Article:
While most families are sitting down at the table, ready to enjoy their Thanksgiving turkeys, editor Mike Strandlund is out in the Kansas timber dreaming of Thanksgiving venison. In From The Editor, he tells you why he’d rather be nowhere else.
Information about signs, techniques, and tactics to help you capitalize on the season’s most frenzied activity is found in The Rut Almanac. Deer hunting expert and Bowhunting World contributor Bill Vaznis offers entries on everything from “First Scrape Lines” to “Plan Ahead For Next Season” and a goldmine of wisdom for everything in between.
When does the rut begin, and how do you know it has begun? It all depends on where you are and what the deer are doing, according to Brian Murphy. In November’s Whitetail Science, he reveals that while exact timing of rut phases varies considerably between North and South, the sequence of buck activities and behaviors remain consistent. Learn to decode the phase of the rut based on buck behavior and sign, and you will enhance success, regardless of region.
For Rick Duggan, it’s an umbrella and periscope. Ralph Ramos takes bicycle inner tube pieces and eyedrops. Ray Howell takes a custom Diamond bow that he pulls at 104 pounds. Every bowhunter has a few certain “somethings” they have come to rely on. In The Things They Carry, Bob Butz explores the unique items that some of the most premier bowhunters believe are as critical as a hunting license when setting foot in the woods.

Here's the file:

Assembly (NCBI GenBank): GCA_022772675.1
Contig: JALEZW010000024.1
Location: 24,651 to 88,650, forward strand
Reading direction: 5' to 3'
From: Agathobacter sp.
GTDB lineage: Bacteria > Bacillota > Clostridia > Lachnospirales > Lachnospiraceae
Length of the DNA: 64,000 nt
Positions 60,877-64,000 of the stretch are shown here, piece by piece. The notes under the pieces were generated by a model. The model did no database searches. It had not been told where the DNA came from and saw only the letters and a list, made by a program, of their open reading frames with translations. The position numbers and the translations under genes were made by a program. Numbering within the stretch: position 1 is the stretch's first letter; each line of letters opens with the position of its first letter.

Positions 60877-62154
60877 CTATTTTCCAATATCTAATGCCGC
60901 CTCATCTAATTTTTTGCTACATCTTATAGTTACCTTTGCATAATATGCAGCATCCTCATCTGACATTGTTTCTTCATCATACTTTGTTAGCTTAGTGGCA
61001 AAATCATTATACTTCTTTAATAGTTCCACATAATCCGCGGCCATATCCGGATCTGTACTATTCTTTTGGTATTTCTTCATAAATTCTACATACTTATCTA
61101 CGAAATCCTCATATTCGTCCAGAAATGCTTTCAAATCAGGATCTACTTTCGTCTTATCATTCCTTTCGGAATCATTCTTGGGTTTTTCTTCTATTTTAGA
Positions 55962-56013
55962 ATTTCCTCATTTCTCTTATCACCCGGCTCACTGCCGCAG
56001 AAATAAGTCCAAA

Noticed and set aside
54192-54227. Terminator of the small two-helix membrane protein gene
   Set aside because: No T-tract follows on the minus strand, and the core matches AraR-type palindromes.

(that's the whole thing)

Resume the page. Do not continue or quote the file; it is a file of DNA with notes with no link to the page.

Cornfields in the U.S. offer nearly 90 million acres of deer-hunting ground. One of the best times to hunt them is on a moisture-laden, breezy day to cover your entrance and movements in the corn. Moisture softens the crackling corn leaves, and wind provides background noise to cover your approach. Mark Kayser offers readers this tip and more in Figuring Out The Maze of Maize.
North America’s favorite big game bowhunting target—the whitetailed deer—continues to inspire plenty of promising new bow gear. What new products can help give you the edge? Mark Melotik covers the latest and greatest in Great New Deer Gear.
Speaking of gear, Mark Melotik and Mike Strandlund put miscellaneous “must-have” gear to this month’s Field Test, looking at a meat grinder, a seat designed especially for ground blinds, and more to enhance your experience—before, during, and after your hunt.
Mark Hicks says that smart scouting and prep will shave significant time between stepping on stand and connecting with a trophy. Have you ever thought about scouting the perimeters of crop fields by riding a mountain bike? It’s faster than walking, quieter than a motorized vehicle, and leaves little scent. This and other advice will help you Hunt Less For More Success.
November’s Bowhunting World offers even more in its regular columns, including New Gear, Up Front, Secrets Of The Masters, Bob Robb’s musings in Back Country, and the latest news from the International Bowhunting Organization. Don’t miss it!